Suicide Awareness and Training for Caregivers: Outline & Take-Home Points

Suicide Awareness and Training Overview

  • Anyone can think about suicide, even young children.
  • Activities such as sports and volunteering can create a sense of community and meaning, which can help to protect against suicide.
  • Teammates and group members can help look out for others and for signs of suicide.
  • Certain groups are more at risk for suicide such as veterans and military personnel.
  • Follow up and take action if you notice anything that may be concerning.
  • Trauma and violence can increase the risk of suicide.
  • Those who work in stressful workplaces can look out for others and their safety from suicide.
  • EMS is often the first to respond when called for help related to suicide and help to de-escalate the situation.
  • Despite the stigma surrounding suicide, there are ways to talk about suicide openly – in-person and virtually such as in the media.
  • Finding activities that are meaningful can help to improve one’s well-being.
  • Life changes such as new roles may increase one’s risk for suicide.
  • Being prepared to respond to someone in distress can help make a difference.
  • Certain communities, e.g., rural, have been more affected by suicide. Specifically targeted programs can help to reduce suicide deaths in these communities.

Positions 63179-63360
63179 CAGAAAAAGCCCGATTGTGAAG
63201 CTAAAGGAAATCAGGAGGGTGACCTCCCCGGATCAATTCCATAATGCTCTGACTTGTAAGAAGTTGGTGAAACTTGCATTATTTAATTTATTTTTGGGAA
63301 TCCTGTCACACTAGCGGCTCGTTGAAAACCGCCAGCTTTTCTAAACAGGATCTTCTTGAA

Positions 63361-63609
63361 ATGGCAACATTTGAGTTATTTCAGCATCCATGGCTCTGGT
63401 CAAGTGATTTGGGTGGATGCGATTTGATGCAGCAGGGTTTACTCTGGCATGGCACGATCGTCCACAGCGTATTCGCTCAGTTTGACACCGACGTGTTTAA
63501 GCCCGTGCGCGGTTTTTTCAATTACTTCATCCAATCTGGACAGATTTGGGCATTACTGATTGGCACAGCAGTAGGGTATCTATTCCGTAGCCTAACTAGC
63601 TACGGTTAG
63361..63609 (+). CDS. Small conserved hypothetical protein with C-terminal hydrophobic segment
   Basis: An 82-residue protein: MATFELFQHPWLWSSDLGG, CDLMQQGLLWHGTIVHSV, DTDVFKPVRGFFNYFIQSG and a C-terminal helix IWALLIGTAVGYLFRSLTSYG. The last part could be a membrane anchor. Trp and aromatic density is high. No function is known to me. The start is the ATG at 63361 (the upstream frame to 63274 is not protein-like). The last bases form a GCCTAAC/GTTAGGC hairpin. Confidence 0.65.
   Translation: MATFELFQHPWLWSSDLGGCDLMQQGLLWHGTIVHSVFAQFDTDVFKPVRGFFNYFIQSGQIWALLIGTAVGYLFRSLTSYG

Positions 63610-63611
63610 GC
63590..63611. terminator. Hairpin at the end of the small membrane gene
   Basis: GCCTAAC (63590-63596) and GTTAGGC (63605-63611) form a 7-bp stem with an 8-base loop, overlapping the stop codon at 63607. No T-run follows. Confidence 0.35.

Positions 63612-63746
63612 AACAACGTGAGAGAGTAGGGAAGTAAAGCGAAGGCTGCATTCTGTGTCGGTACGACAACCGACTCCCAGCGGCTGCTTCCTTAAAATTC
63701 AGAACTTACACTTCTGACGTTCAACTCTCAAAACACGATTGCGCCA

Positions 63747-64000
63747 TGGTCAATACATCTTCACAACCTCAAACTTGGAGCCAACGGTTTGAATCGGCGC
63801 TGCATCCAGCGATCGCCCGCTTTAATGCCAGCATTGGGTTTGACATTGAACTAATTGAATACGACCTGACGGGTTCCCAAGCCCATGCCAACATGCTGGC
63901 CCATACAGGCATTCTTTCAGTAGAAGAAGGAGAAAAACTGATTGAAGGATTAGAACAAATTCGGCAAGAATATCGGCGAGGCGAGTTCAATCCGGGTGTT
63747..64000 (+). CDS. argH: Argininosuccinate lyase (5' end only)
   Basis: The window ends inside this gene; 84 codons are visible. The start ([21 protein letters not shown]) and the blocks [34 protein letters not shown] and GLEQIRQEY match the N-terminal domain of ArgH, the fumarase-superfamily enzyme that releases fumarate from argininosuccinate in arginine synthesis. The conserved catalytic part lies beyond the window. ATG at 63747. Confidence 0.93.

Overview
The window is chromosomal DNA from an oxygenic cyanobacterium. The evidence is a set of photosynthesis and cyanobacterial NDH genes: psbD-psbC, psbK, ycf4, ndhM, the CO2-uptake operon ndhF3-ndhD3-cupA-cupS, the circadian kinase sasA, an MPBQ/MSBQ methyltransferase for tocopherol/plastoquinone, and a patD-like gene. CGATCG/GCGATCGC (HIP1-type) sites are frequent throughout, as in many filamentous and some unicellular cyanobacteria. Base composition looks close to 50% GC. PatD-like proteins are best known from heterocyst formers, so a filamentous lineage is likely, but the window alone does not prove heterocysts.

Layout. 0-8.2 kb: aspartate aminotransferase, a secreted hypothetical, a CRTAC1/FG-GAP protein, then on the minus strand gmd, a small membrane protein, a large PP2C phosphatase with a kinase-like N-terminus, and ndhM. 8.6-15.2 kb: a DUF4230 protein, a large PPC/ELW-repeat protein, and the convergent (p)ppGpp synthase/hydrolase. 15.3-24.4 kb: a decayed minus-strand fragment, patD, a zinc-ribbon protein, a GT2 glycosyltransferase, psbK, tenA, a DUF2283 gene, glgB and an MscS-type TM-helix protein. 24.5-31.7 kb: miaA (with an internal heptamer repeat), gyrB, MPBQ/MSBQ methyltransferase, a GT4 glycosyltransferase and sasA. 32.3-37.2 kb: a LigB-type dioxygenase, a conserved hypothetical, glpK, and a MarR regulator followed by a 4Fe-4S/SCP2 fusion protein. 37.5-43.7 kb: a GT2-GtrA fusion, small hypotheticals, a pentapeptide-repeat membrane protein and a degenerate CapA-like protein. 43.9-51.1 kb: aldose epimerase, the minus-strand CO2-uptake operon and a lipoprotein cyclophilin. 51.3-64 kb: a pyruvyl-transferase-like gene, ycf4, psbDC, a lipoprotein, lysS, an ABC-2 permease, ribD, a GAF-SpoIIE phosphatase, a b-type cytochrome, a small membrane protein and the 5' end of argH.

• There is a potential for people to think about suicide through all stages of life.
  • Family members can be educated about suicide to keep loved ones safe.
  • Family relationships can work both ways: help protect members from suicide, but also can increase the risk.
  • There are both national and local resources for suicide, depending on where you live.
  • Pets and social contact can be protective factors against suicide.
  • Healthy habits are important such as diet, activity, hobbies, and self-care for one’s well-being.
  • Those who are thinking about suicide may not know that they need to get help.

Suicide Warning Signs

  • Learn to watch for the Suicide Signs
  • Follow your instinct and look, listen, and sense if something is not right.
  • Signs may also be feelings and situations or traumatic events that have happened to the person, e.g., abuse, death, loss of a job, bullying, or relationship problems.

Examples of Warning Signs

  • Substance use and abuse
  • Withdrawal or isolation
  • Behavioral or personality changes
  • Being moody
  • Unusual behavior
  • Giving away one’s possessions
  • Talking about death, suicide, not caring, being alone, escaping, being overwhelmed with problems, and not having a purpose.
  • Feelings of sadness, depression, hopelessness, guilt, or shame.

There was no evidence of an iatrogenic effect of asking about suicide. Neither distress nor suicidality increased among the entire population of surveyed students or high-risk students who were asked about suicidal ideation or behavior. On the contrary, the findings suggested that asking about suicidal ideation or behavior may have been beneficial for students with depression symptoms or previous suicide attempts.2

Communication Techniques

  • Listen to the other person and ask what is going on; encourage the other person to share and talk.